IFAW urges conservation over compromise as international whaling meeting begins
Conservationists worldwide, including experts with the International Fund for Animal Welfare (IFAW), urged member countries meeting in Santiago, Chile, to reject any compromise which might threaten the global moratorium on commercial whaling.
The commission has been deadlocked in recent years as the last three nations engaged in whaling for commercial or so-called “scientific” purposes - Japan, Iceland and Norway - have fought to block conservation measures in the forum.
“The IWC agreed to end commercial whaling in 1986,” said Robbie Marsland, Director of IFAW UK. “This is not the time to compromise that decision. Whales face more threats today than at any time in history. IWC member countries need to focus on whale conservation and end commercial whaling once and for all.”
IFAW is supporting moves to establish a South Atlantic Whale Sanctuary to offer greater protection to whales.
Since the global moratorium on commercial whaling in 1986 more than 30,000 whales have been killed for commercial purposes. The IWC has repeatedly passed resolutions calling on Japan to end its scientific whaling programme and international panels of legal experts have questioned the legality of Japanese whaling.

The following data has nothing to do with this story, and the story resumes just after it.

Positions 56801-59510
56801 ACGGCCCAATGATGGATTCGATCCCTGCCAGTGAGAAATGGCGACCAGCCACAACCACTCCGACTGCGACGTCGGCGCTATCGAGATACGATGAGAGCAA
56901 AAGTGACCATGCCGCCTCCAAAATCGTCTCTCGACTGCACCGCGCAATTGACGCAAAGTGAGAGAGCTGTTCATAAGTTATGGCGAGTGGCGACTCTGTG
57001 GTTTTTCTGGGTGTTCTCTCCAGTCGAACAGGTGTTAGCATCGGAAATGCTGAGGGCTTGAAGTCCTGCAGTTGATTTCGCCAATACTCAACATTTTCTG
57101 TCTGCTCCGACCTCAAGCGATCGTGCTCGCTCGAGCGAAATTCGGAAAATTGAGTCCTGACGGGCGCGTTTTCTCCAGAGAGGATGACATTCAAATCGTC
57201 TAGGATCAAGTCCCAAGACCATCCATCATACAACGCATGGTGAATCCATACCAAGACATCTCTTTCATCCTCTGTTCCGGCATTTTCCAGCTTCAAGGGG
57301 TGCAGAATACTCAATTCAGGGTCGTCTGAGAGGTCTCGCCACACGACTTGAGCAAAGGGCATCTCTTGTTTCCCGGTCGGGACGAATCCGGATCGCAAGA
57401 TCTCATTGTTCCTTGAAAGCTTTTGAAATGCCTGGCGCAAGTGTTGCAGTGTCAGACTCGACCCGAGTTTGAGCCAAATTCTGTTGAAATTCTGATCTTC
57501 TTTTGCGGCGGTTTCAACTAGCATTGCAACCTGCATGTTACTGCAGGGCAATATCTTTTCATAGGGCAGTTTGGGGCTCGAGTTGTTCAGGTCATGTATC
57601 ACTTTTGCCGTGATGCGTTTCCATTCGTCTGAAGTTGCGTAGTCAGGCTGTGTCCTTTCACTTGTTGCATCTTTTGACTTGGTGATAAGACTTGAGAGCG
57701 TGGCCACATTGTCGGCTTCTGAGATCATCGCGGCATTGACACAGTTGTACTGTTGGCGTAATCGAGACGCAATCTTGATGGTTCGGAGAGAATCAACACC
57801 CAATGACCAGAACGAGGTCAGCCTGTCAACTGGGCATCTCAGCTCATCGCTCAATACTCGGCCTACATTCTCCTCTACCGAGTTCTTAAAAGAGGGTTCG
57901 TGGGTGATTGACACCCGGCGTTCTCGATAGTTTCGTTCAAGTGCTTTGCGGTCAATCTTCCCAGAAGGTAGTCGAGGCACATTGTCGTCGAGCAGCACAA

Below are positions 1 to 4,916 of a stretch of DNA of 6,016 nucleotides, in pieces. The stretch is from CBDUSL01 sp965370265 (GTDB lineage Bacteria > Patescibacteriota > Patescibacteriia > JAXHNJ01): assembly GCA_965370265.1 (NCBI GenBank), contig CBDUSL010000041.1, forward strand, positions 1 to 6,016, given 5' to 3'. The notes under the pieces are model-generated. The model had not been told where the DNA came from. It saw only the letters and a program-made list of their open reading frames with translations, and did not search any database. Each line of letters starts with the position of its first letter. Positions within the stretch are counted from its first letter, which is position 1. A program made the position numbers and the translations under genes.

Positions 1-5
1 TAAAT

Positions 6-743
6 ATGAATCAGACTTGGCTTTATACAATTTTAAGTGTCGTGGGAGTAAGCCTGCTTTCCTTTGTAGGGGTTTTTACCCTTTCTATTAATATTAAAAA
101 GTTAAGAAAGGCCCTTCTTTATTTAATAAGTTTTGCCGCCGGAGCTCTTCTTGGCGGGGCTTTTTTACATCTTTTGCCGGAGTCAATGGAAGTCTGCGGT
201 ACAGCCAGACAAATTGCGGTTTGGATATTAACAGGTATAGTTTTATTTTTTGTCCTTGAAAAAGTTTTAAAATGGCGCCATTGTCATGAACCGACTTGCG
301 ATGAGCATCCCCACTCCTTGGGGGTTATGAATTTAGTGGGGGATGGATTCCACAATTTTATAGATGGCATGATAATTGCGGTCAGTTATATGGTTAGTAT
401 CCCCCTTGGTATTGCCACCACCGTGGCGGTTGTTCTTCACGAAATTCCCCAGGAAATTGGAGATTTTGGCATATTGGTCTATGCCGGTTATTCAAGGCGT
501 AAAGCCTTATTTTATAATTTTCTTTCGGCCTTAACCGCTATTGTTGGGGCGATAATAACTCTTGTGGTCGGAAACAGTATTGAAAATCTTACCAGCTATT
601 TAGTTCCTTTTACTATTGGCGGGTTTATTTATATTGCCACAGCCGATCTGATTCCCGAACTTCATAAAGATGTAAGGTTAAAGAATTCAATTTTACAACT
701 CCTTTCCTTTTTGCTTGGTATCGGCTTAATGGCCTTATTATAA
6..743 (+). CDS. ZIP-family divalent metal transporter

Japan has killed more than 15,000 whales since 1986, most in an internationally recognised whale sanctuary around Antarctica under the guise of “science”. Norway has killed more than 8,000 whales over the same period for commercial reasons. Iceland began so-called scientific whaling in 2003 and announced commercial whaling quotas in 2006 and again in 2008. Earlier this month it was revealed Iceland had shipped whale meat to Japan.
For more information on whaling and how to help protect whales visit www.stopwhaling.co.uk